On top of this benefit, unemployed workers will receive an additional $600 per week for dates of unemployment from March 27, the day the CARES Act was signed, until July 31. After that, individuals who are still unemployed will continue to receive their state-administered benefit for the remainder of their 39 weeks.

EXAMPLE:

Let’s say the average worker becomes unemployed on March 27. They will be newly eligible to receive roughly $190 per week (half of the national average) plus $600 per week, for a total of $790 per week for up to four months until July 31. For the remainder of their 39-week benefit window, or until about December 25, they will receive $190 per week.

When can newly eligible workers start filing for unemployment?

While the CARES Act makes these federal funds available to unemployed workers, states still have to individually sign on to the agreement and set up the infrastructure to accept new unemployment claims and pay out increased unemployment benefits.

The U.S. Department of Labor has to issue guidance for states on how to set up these Pandemic Unemployment Assistance benefits. Generally, it takes two to three weeks once someone has applied to actually get approved and start receiving payment. However, given the surge in unemployment claims, it may take longer.

How do you apply for Pandemic Unemployment Assistance?

Each state administers their own unemployment insurance program, so it’s crucial workers check their state department of labor website for the most up-to-date information.

Typically, individuals need to have the following information on hand to file an unemployment claim:

  • Social Security number
  • Home address and mailing address (if different)
  • Telephone number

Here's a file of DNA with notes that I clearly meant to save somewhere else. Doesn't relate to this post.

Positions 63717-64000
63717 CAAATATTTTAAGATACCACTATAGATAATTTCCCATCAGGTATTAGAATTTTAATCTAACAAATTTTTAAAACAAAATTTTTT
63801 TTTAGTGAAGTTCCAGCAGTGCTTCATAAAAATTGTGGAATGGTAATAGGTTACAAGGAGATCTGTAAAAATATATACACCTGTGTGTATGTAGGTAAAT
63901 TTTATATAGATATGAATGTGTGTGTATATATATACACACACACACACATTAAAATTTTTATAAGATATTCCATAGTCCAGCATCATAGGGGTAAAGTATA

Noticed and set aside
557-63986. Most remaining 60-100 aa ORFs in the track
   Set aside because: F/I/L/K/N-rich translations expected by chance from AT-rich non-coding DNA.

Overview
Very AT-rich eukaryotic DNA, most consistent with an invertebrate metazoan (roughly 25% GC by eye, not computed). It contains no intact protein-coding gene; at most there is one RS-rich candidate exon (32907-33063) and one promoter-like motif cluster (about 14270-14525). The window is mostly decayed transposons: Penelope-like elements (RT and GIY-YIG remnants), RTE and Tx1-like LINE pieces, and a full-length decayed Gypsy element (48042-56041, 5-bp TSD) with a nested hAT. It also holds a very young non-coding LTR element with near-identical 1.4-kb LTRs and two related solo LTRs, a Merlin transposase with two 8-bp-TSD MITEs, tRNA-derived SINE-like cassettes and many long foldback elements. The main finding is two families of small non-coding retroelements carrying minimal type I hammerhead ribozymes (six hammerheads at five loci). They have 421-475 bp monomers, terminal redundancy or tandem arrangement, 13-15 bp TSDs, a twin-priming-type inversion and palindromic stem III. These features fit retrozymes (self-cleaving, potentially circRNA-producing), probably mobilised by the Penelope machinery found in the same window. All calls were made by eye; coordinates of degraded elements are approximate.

• Email address
  • Bank name, address, account number and routing number for direct deposit
  • Employer’s name, address and phone number
  • First and last day worked with employer
  • Reason for leaving
  • Pension or severance package information (if applicable)

Workers are usually asked to provide their earnings history to calculate their unemployment benefit. But self-employed workers, freelancers and independent contractors may not be able to quickly access and compile their previous earnings.

Newly eligible workers should try to organize as much recent pay information as possible to have on hand when they’re filing for unemployment for the first time.  Tax documents are a start, but also compile invoices, bank statements, notifications of deposit and other proofs of income for at least the last year.

What if you can’t get through to file a claim?

Many state labor department offices have been overwhelmed with activity in recent weeks, resulting in site crashes and long waiting times to contact someone by phone. To avoid overwhelming websites and phone lines, some states are advising workers file a claim on a certain day of the week based on the first letter of their last name.

When workers do get through, benefits payments will be applied retroactively to workers who have lost their job due to the pandemic as far back as January 27, 2020.

The additional $600 weekly benefit will also be back-dated to March 27.

Expanded unemployment assistance under the CARES Act is effective through December 2020.

ADDITIONAL QUESTIONS

What’s the best way to apply?  

Apply online.  “Every one of the 50 states has an online application system,’’ says Michele Evermore, senior researcher and policy analyst for the National Employment Law Project.

I am a business owner that had to close due to COVID-19.  Am I eligible for unemployment? 

Under the CARES Act, if you pay yourself a salary or wages in addition to receiving dividends (S-Corp) or are a single-member LLC, you are eligible.